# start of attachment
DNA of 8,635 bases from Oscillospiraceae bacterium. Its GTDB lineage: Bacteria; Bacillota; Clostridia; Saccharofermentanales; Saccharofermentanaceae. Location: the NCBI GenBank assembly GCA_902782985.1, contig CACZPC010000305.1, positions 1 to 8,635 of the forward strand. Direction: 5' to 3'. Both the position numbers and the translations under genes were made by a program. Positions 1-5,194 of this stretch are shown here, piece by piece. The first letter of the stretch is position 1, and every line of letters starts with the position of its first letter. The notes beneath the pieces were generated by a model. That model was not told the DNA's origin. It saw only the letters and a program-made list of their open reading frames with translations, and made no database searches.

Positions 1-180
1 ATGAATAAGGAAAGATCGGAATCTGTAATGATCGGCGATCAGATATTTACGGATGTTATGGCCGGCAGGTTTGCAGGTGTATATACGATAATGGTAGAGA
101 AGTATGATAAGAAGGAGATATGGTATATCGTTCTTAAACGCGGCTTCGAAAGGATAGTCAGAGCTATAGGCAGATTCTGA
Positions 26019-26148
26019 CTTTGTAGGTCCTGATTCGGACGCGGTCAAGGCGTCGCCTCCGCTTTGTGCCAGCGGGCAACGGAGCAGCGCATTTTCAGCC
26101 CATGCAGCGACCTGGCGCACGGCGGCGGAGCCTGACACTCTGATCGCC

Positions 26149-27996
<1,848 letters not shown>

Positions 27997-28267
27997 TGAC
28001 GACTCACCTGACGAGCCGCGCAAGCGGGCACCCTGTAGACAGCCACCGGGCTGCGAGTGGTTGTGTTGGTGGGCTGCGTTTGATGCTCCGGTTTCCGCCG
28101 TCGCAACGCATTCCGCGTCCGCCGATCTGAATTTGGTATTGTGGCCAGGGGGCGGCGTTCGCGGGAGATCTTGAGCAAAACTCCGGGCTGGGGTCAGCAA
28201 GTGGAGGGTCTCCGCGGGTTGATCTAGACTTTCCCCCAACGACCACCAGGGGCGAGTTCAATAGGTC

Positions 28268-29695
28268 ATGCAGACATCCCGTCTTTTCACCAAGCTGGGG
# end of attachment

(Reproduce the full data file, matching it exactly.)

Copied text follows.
DNA of 8,635 bases from Oscillospiraceae bacterium. Its GTDB lineage: Bacteria; Bacillota; Clostridia; Saccharofermentanales; Saccharofermentanaceae. Location: the NCBI GenBank assembly GCA_902782985.1, contig CACZPC010000305.1, positions 1 to 8,635 of the forward strand. Direction: 5' to 3'. Both the position numbers and the translations under genes were made by a program. Positions 1-5,194 of this stretch are shown here, piece by piece. The first letter of the stretch is position 1, and every line of letters starts with the position of its first letter. The notes beneath the pieces were generated by a model. That model was not told the DNA's origin. It saw only the letters and a program-made list of their open reading frames with translations, and made no database searches.

Positions 1-180
1 ATGAATAAGGAAAGATCGGAATCTGTAATGATCGGCGATCAGATATTTACGGATGTTATGGCCGGCAGGTTTGCAGGTGTATATACGATAATGGTAGAGA
101 AGTATGATAAGAAGGAGATATGGTATATCGTTCTTAAACGCGGCTTCGAAAGGATAGTCAGAGCTATAGGCAGATTCTGA
Positions 26019-26148
26019 CTTTGTAGGTCCTGATTCGGACGCGGTCAAGGCGTCGCCTCCGCTTTGTGCCAGCGGGCAACGGAGCAGCGCATTTTCAGCC
26101 CATGCAGCGACCTGGCGCACGGCGGCGGAGCCTGACACTCTGATCGCC

Positions 26149-27996
<1,848 letters not shown>

Positions 27997-28267
27997 TGAC
28001 GACTCACCTGACGAGCCGCGCAAGCGGGCACCCTGTAGACAGCCACCGGGCTGCGAGTGGTTGTGTTGGTGGGCTGCGTTTGATGCTCCGGTTTCCGCCG
28101 TCGCAACGCATTCCGCGTCCGCCGATCTGAATTTGGTATTGTGGCCAGGGGGCGGCGTTCGCGGGAGATCTTGAGCAAAACTCCGGGCTGGGGTCAGCAA
28201 GTGGAGGGTCTCCGCGGGTTGATCTAGACTTTCCCCCAACGACCACCAGGGGCGAGTTCAATAGGTC

Positions 28268-29695
28268 ATGCAGACATCCCGTCTTTTCACCAAGCTGGGG